Better way of checking file/directory spec in Win32?

Discussion in 'Perl Misc' started by Henry Law, Sep 15, 2005.

  1. Henry Law

    Henry Law Guest

    Running under Activestate on Windows XP I have need to feed a series of
    directory and file specifications to a program, which then interprets
    them. Specifications can be directories, single file names, or wildcard
    combinations like c:\foo\bar\*.pdf which result in lists of matching files.

    The specifications need to be validated to weed out those that don't
    refer to an existing directory, or that result in no matching files.
    I've Googled and searched CPAN for a module that does this, since it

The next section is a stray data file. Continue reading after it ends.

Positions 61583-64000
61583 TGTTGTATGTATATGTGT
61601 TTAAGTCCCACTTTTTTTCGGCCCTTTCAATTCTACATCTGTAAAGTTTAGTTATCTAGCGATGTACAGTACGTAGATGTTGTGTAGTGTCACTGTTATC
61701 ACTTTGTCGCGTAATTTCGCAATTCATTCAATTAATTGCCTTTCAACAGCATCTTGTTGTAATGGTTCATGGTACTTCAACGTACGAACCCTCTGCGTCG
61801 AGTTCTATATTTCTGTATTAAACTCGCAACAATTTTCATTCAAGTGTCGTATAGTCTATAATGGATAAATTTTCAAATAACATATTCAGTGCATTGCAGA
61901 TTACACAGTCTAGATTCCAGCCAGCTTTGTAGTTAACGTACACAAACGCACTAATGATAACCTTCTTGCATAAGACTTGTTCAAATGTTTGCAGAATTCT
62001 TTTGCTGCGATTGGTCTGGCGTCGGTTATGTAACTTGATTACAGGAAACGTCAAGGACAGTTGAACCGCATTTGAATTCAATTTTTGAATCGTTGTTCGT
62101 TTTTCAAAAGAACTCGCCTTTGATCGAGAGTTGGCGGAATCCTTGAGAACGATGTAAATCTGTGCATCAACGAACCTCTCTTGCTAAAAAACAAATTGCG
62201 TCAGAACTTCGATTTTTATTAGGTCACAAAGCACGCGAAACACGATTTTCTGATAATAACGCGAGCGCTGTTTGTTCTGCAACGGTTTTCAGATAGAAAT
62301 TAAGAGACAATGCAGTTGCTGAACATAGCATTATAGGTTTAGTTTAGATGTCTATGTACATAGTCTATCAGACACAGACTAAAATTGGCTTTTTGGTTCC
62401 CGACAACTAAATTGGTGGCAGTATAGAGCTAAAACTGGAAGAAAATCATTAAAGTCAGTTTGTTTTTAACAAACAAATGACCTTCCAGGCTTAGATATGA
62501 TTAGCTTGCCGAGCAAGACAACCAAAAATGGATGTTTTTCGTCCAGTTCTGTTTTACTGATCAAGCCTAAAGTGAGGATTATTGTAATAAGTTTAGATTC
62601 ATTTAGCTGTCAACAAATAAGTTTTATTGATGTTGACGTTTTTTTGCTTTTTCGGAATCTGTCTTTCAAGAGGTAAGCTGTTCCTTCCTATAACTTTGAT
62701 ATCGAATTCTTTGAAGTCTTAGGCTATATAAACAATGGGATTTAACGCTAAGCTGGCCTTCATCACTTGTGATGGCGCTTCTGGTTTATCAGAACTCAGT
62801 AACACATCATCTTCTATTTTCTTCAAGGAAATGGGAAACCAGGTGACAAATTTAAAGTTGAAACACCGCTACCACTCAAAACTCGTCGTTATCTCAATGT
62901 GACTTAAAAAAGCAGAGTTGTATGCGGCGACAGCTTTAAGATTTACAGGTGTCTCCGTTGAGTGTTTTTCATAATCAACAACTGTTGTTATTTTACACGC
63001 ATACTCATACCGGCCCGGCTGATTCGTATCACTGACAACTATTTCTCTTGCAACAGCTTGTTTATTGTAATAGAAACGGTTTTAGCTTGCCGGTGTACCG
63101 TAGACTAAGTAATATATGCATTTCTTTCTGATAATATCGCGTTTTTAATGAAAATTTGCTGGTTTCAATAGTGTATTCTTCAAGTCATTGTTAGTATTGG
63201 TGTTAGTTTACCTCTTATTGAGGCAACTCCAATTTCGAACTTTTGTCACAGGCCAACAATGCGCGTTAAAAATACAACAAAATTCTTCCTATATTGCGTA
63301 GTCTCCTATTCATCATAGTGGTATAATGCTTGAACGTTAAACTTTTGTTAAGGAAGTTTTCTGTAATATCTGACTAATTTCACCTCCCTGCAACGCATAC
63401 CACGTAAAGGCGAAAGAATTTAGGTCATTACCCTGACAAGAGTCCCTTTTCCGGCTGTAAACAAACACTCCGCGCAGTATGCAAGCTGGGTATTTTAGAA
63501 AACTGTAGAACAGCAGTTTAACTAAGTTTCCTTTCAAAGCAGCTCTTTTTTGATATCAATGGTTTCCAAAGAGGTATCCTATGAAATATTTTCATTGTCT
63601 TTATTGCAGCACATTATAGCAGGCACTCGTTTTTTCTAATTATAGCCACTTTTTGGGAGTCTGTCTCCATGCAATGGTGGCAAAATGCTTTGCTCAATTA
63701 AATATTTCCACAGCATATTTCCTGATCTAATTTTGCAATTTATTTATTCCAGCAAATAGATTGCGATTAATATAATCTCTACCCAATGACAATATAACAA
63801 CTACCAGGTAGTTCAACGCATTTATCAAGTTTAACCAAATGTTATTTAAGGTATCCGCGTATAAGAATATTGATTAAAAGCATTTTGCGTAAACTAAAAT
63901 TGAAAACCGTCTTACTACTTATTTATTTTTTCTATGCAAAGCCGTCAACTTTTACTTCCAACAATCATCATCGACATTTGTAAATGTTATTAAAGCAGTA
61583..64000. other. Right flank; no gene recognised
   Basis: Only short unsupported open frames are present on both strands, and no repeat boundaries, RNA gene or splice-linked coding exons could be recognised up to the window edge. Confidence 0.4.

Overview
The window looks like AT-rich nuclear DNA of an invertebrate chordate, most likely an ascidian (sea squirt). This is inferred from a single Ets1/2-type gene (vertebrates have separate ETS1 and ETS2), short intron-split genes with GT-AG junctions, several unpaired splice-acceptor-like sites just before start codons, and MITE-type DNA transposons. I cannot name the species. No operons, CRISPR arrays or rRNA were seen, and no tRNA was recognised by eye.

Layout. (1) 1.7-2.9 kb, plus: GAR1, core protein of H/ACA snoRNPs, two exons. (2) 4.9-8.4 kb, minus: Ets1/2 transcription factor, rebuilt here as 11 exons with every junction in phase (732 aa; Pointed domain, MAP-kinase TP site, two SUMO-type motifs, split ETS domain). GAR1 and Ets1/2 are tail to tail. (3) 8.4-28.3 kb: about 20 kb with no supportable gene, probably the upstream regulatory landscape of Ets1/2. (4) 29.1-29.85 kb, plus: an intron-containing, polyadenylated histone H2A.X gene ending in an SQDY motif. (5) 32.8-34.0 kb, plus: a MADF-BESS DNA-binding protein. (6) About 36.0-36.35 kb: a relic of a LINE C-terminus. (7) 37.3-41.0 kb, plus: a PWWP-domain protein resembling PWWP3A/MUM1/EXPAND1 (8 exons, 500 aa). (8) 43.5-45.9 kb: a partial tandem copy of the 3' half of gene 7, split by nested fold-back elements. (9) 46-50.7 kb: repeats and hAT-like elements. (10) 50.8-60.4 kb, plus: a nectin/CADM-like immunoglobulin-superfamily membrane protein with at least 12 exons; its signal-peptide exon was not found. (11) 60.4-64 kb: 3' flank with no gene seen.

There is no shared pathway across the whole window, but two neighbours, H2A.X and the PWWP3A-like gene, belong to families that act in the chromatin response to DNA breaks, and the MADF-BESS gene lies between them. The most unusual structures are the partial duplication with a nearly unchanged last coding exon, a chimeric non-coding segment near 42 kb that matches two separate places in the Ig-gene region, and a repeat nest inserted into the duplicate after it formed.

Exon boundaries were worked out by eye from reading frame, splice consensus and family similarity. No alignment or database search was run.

must be a common requirement, but without success. Can someone suggest one?

    Here's the subroutine I wrote to do the job, so you'll see what I'm
    trying to do. If it needs to exist then comments on how to smarten it
    up would be welcome.

    #! /usr/bin.perl

    use strict;
    use warnings;

    use constant VALID_DIRECTORY => -1;
    use constant VALID_FILE => -2;

    print "Enter spec: ";
    my $spec = <STDIN>;
    chomp $spec;
    while ($spec) {
    my $ret = interpret_spec($spec);
    if ($ret == VALID_DIRECTORY) {
    print "'$spec' is a valid directory\n";
    } elsif ($ret == VALID_FILE) {
    print "'$spec' is an existing file\n";
    } elsif ($ret) {
    print "'$spec' results in $ret files\n";
    } else {
    print "'$spec' doesn't match any file or directory\n";
    }
    print "=> ";
    $spec=<STDIN>;
    chomp $spec;
    }

    sub interpret_spec{
    # Checks a file/directory specification. Returns
    # 0 Spec matches nothing